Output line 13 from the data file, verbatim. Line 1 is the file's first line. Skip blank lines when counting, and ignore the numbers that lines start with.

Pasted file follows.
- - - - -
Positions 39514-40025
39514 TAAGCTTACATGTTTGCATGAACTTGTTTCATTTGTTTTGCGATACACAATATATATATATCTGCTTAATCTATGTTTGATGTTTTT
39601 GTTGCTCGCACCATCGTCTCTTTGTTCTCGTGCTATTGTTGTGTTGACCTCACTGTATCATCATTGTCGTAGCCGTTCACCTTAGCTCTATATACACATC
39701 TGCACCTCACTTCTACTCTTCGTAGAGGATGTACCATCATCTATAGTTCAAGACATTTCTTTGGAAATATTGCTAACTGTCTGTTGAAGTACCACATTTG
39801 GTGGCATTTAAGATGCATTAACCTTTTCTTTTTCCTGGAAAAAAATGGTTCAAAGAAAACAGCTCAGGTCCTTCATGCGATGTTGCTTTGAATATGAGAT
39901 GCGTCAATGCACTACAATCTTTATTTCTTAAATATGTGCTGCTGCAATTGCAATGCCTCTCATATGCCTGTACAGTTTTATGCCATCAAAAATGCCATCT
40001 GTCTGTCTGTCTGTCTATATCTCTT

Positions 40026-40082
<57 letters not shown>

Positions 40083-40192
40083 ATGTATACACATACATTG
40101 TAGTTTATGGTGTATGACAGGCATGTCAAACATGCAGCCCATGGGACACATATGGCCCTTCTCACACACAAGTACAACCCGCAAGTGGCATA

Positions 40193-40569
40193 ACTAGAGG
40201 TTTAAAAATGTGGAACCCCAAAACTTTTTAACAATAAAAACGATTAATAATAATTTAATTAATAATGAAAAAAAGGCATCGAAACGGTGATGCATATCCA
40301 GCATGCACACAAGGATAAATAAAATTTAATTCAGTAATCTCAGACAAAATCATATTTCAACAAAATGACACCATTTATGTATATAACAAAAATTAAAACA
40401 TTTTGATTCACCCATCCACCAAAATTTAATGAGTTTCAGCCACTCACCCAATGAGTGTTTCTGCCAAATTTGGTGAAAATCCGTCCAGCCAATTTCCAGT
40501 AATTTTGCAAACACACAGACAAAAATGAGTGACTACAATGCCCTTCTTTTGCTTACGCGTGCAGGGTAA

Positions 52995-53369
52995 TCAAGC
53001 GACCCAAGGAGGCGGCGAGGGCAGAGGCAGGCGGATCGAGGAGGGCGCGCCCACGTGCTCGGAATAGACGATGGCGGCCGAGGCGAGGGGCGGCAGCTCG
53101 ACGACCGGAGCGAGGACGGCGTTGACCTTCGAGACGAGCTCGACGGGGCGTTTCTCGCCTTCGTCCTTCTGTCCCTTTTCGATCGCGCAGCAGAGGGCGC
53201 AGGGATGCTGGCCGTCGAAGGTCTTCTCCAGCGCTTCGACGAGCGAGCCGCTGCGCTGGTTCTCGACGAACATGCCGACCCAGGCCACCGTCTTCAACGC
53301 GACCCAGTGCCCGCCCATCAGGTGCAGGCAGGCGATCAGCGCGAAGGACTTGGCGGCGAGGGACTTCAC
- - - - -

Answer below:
Positions 40193-40569